The Forgotten Garden, the 1900s and Cornwall.

Nell’s life changes on her 21st birthday when her supposed father reveals the truth. Found abandoned at an Australian quay with nothing but a small suitcase, he takes her home to be taken care of until her family comes for her, but no one does, and so he and his wife decide to raise 4 year-old Nell as their own. Shocked & now with a suitcase containing fragments of her past, Nell shuns everything and everyone & embarks on a journey to find out her real identity. But there was much more behind her story than she imagined, a dark mystery involving a woman named Eliza known as The Authoress, which was hindering Nell from finding out who her parents were. In the meantime she marries the wrong person, becomes a reluctant mother & a downright cynical. She spends years trying to solve the mystery, & just when she starts seeing some light, her estranged daughter comes & asks her to temporarily take care of Cassandra (Nell’s grandchild). Cassandra’s mother never returns & Nell puts solving the mystery aside & concentrates on raising her granddaughter. Through the years they become close, Nell being Cassandra’s rock during a tragic life-changing event, but not close enough for Nell to tell her about her past. That is, until she dies. Cassandra inherits the suitcase, a cottage in Cornwall and soon she finds out, the mystery. Can Cassandra solve it? She feels she owes it to her grandmother and so she travels to Cornwall. There was something strange about the cottage but what made it intriguing was the discovery of a hidden garden, locked and forgotten for many years… Most of the book was inspired by Morton’s personal life, her grandmother learned she was adopted on her 21st birthday and only told her three daughters about it when they grew up. I like Morton’s grown-up fairy tale style. Time-travelling, this one going back to the 1900s with their gothic vibes, & of course some garden magic similar to The Secret Garden. The plot, the great descriptions (which prove that she did some very good research, including medical) and reading about idyllic Cornwall made this book of 645 pages with small text still worthwhile.



The Remains of the day, dignity and real gentlemen.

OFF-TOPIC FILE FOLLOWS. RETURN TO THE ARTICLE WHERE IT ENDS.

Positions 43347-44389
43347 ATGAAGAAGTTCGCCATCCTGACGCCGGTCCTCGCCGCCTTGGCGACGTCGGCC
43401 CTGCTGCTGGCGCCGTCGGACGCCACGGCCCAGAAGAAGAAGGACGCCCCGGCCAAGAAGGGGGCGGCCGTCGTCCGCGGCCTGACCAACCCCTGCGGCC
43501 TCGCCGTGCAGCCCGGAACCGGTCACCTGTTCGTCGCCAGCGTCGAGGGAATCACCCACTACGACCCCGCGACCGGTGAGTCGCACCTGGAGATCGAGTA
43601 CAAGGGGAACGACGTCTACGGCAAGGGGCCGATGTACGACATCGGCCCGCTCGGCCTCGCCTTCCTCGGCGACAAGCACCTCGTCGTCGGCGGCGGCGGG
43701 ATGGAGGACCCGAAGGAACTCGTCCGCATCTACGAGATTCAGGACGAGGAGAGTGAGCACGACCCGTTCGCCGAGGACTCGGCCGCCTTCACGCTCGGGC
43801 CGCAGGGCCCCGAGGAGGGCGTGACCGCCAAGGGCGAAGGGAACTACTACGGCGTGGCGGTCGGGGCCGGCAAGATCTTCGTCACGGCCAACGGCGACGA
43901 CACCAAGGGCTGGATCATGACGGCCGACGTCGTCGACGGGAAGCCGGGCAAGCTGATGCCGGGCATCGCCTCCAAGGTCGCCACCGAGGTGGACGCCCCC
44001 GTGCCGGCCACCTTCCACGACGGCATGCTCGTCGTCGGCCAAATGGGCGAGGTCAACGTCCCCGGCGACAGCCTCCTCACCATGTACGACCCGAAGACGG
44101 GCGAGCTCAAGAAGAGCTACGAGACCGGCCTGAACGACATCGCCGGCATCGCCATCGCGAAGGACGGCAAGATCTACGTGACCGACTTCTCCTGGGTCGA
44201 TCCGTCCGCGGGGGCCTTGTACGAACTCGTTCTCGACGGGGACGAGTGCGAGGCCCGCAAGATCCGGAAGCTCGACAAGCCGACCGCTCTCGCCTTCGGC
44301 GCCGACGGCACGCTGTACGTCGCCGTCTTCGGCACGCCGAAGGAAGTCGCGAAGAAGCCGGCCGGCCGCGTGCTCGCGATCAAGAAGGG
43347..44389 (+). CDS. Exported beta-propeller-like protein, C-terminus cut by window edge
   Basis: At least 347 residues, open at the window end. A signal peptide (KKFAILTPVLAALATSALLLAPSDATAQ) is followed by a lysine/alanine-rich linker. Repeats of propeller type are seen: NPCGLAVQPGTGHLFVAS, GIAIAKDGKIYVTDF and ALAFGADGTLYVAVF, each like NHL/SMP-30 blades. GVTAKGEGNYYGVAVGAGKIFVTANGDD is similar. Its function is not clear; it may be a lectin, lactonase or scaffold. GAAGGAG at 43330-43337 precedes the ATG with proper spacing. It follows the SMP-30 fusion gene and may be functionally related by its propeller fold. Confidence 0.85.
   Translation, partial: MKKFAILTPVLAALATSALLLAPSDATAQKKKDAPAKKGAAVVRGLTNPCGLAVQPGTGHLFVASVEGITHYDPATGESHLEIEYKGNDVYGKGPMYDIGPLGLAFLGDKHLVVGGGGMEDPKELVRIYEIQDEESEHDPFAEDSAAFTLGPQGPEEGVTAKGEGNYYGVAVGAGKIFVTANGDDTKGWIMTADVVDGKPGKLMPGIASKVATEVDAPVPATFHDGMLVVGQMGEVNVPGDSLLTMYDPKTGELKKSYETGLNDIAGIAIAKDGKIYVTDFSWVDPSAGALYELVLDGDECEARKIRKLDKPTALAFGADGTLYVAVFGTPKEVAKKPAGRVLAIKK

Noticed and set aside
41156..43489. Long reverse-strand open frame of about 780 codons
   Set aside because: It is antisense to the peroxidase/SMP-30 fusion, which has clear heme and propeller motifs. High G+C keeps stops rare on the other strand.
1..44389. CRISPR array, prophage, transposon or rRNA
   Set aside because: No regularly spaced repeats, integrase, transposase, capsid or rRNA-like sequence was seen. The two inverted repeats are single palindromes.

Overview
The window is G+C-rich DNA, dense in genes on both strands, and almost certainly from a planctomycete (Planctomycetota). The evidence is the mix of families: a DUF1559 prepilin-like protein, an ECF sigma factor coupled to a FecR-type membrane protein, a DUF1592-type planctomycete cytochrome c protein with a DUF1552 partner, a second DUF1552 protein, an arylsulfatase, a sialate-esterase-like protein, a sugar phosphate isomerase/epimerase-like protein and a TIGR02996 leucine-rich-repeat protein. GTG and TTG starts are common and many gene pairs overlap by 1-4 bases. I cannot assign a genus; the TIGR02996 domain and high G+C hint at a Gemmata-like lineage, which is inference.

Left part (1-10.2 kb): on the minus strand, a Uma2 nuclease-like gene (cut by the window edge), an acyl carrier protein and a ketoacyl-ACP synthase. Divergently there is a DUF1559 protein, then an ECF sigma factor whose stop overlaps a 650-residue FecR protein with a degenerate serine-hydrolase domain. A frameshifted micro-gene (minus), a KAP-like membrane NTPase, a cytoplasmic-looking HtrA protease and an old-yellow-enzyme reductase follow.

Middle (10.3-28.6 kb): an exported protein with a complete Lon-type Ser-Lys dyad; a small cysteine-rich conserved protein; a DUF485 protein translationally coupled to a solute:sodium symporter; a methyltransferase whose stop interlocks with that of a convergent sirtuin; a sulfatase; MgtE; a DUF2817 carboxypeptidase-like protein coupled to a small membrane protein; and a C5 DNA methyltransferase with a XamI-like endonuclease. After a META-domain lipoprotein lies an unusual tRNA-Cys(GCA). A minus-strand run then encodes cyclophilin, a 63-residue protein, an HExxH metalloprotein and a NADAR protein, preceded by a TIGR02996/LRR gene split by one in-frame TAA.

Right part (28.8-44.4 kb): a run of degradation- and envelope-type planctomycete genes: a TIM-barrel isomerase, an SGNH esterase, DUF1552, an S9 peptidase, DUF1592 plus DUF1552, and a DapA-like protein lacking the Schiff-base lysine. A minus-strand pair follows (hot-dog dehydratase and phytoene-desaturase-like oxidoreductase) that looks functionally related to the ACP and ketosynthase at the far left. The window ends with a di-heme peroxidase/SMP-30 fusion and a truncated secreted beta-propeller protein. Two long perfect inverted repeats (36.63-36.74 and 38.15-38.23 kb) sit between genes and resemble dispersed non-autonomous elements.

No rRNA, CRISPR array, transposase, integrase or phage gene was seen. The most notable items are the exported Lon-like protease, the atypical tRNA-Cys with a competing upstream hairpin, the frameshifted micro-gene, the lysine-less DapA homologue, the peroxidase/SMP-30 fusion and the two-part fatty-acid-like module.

Mr. Stevens is a professional butler working at Darlington. He receives a letter from Miss Kenton, the former housekeeper, and by the tone of her letter he feels that Miss Kenton is not happy with her marriage and that therefore she might consider coming back to Darlington. Encouraged by his new employer to take a break, Mr. Stevens decides to go on a trip to meet her and hopefully bring her back. But is this call solely on professional basis or is there something more? And so he takes us with him on this journey, and whilst driving and lodging in different places he reminisces about the past, telling us in a beautifully melancholic way what his work meant to him. What made him a professional. What dignity is all about. He also tells us about the harmless yet meaningful bickering between him and Miss Kenton especially in the beginning of her employment. He gives us a hint that there may have been something more between them but as always Mr. Stevens is so professional he even hides his feelings from his own self. Analytic, sometimes as cold as fish and callous even, yet you can’t help admiring him for staying calm and in control even in very difficult situations. He was used to putting his feelings aside. A butler yet more of a gentleman than many, including some who were considered to be so because of a title. Is it not, in the end, a noble heart that makes a real gentleman? That gives you that kind of dignity and allows you to remain calm even when someone snaps his fingers at you? A noble heart that drives you to be, at all costs, that professional and disciplined; the utmost refusal, under any circumstance, to lose control or be vulgar. Many regard this level of servitude as weakness. I think it’s a sign of real strength. Only a strong person can be that disciplined and that gentle at the same time. That selfless… This book went down like a glass of cognac after a long day. Whenever I read from it my mind relaxed, absorbed its elegance and made me forget all the rest. I can’t remember the last time a book made me love both the story and the language itself that much. Beautiful in many ways. 5 stars.